I had first met Kaete at the Unison Arts gallery in New Paltz where I have taught a couple of workshops, but it was an acquaintanceship in passing until this summer when a mutual friend suggested I contact her to ask if I could buddy up for a long distance swim at Lake Minnewaska at the non-life-guarded beach, exclusively for those who have passed a test. Much as I would normally--and in normal times-- resist an exclusive club, mea culpa, I joined this one. I was already on Kaete's mailing list and was paying attention to her work. Then about ten-days ago, exhausted from a hack on my dedicated Virus Without Borders blog book site-- the realization that we'd have to take it down, the sadness of that-- I went up to the Unison Arts sculpture garden for respite.

It was a beautiful, soft, mellow day. The light dappled through the trees onto a simple wooden stage that had recently been built for outdoor, distanced performances. Interesting installations all around, weather ready, solid yet ethereal. I turned to my right and there were Kaete's prayer flags strung between the trees. I hadn't expected to see them there catching the light. My agitated spirit stilled.

I am always interested in an artist's choice of medium, analogous to a writer's choice of genre. Kaete only works with porcelain. Why porcelain? "Because of its whiteness," she explained during a telephone interview. "I'm a colorist and other clays absorb the color too much." For the prayer flags, she's added a layered screen. I'm not sure what this is exactly and look forward to examining them more closely when I'm next in the sculpture garden, or visiting Kaete's studio. That day will be a celebration.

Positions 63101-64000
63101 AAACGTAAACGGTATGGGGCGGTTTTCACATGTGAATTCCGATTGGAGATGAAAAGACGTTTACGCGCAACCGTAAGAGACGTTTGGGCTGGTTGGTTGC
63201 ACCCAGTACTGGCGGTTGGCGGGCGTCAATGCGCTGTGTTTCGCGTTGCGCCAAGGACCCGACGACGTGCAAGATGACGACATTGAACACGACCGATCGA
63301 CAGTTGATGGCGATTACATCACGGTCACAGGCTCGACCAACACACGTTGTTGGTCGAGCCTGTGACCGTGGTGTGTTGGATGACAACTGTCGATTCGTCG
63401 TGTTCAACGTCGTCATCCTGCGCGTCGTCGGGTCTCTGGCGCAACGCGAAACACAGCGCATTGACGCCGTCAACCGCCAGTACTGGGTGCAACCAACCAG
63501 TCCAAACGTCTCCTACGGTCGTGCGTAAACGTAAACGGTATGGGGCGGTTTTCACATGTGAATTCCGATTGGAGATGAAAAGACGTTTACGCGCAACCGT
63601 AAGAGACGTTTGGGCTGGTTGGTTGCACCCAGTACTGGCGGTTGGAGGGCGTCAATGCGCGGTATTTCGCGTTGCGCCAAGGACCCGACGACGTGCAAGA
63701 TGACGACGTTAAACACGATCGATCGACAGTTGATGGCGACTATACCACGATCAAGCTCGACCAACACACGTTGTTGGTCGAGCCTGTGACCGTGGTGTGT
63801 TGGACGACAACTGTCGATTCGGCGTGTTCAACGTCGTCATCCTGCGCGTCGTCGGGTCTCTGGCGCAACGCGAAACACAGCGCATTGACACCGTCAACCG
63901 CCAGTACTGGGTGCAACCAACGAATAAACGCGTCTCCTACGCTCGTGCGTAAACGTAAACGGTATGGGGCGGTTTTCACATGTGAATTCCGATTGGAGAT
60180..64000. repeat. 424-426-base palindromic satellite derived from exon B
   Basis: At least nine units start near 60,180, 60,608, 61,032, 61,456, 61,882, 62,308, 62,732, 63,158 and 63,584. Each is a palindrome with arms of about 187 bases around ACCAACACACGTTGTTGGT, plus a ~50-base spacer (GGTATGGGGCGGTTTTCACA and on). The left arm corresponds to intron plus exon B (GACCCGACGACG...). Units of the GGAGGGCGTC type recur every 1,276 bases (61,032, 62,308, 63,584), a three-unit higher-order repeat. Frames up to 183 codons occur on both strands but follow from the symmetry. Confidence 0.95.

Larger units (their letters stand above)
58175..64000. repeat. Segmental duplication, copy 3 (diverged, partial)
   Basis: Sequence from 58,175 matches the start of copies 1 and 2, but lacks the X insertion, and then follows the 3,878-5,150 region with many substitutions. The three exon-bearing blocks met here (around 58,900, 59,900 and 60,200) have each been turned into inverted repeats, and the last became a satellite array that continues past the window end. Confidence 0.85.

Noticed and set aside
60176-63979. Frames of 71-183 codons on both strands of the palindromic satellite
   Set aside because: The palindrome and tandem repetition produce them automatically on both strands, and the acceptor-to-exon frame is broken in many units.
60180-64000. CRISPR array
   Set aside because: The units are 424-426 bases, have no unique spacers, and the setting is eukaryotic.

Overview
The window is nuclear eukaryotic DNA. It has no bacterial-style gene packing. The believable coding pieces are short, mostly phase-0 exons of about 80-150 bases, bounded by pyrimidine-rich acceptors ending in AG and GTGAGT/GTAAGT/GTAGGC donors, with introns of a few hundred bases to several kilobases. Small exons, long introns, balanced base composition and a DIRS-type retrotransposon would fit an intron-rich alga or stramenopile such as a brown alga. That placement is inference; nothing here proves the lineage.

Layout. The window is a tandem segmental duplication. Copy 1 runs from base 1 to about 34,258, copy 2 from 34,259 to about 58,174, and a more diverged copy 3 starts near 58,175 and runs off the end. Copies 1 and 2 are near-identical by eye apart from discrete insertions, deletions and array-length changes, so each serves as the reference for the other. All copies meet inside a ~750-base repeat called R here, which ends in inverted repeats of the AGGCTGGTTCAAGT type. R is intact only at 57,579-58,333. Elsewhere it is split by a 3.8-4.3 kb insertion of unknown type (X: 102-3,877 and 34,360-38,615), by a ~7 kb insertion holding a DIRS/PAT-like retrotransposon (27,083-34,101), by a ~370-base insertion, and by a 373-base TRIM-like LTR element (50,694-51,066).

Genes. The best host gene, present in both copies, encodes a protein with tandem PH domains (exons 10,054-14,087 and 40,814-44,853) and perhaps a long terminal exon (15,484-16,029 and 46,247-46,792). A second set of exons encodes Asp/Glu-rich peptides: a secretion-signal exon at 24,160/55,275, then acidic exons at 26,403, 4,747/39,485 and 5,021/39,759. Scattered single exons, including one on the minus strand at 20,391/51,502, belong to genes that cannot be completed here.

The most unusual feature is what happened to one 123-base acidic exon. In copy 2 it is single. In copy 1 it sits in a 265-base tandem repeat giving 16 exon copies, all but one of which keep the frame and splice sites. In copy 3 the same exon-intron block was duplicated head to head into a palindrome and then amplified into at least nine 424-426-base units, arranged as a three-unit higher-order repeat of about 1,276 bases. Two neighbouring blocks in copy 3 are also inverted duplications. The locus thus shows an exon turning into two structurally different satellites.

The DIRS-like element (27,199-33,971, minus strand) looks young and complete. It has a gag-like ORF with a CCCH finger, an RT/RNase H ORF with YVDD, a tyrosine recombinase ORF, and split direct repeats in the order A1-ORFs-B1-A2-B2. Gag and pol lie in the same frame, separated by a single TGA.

When I asked Kaete about the inspiration for the flags, I assumed she was Buddhist, or had a meditation practice of some sort, but her inspiration was unexpected: she was raised Quaker. I have attended Quaker meetings and know that the long silences, though strange at times, nurture self-reflection and the solitude of artistic endeavor, not unlike Buddhist meditation practice. Indeed, silence is good for artists and writers, whenever and however we can find it. It allows the work to surface. Oddly, we've had too much silence and isolation during the pandemic, the gesture of touching expunged, our voices muffled by masks. Life out of balance.

"I have stalled on a major work," Kaete told me. I could relate as my plan to begin a new book project this summer never happened. I don't think anyone I know anticipated the long haul, the months of struggle, containment, uncertainty and anxiety for ourselves, our friends, our colleagues. our families, the world, an election looming. Who will have a job at the end of all this? When will we be able to travel, or walk into the grocery store without masks?